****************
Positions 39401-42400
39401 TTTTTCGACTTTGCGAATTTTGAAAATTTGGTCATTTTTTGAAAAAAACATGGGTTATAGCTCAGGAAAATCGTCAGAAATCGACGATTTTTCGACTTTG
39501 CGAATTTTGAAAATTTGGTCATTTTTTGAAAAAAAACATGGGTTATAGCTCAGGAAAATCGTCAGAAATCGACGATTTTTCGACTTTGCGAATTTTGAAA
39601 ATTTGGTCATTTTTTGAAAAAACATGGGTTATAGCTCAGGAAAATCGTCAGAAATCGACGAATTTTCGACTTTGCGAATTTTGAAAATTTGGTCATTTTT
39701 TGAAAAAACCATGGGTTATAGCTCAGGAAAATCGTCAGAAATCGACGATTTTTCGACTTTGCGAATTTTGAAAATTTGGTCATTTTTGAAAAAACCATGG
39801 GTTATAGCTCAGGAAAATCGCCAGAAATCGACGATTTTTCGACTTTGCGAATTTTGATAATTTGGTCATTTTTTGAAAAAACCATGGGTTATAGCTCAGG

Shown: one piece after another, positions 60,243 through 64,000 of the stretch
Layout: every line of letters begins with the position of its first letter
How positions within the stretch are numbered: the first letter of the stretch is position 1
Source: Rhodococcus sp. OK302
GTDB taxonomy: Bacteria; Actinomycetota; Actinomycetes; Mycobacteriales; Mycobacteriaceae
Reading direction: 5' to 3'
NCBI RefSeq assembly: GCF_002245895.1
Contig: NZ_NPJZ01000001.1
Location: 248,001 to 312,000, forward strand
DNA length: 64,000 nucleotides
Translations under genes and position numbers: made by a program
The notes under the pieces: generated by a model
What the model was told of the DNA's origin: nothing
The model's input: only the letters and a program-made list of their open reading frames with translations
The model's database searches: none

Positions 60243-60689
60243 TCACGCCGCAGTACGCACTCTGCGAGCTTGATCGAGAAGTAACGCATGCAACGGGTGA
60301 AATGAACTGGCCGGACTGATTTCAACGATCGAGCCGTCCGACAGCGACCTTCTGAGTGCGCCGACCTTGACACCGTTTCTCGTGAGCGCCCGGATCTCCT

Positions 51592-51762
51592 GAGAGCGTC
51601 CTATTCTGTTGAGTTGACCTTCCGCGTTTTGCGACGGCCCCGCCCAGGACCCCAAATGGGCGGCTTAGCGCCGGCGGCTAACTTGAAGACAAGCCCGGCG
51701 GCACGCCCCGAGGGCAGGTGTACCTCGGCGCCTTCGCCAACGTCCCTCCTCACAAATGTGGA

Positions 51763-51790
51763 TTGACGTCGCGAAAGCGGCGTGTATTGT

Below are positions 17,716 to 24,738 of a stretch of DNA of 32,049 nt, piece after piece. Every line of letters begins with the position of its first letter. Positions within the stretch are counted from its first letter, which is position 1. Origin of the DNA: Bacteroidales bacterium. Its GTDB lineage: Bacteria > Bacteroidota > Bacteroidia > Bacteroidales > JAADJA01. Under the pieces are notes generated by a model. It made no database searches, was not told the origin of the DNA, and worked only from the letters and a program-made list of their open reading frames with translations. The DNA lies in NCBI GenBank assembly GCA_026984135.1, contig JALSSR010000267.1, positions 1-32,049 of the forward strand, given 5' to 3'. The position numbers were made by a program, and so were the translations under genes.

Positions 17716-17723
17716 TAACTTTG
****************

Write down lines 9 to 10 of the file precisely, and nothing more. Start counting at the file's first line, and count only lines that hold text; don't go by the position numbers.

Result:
How positions within the stretch are numbered: the first letter of the stretch is position 1
Source: Rhodococcus sp. OK302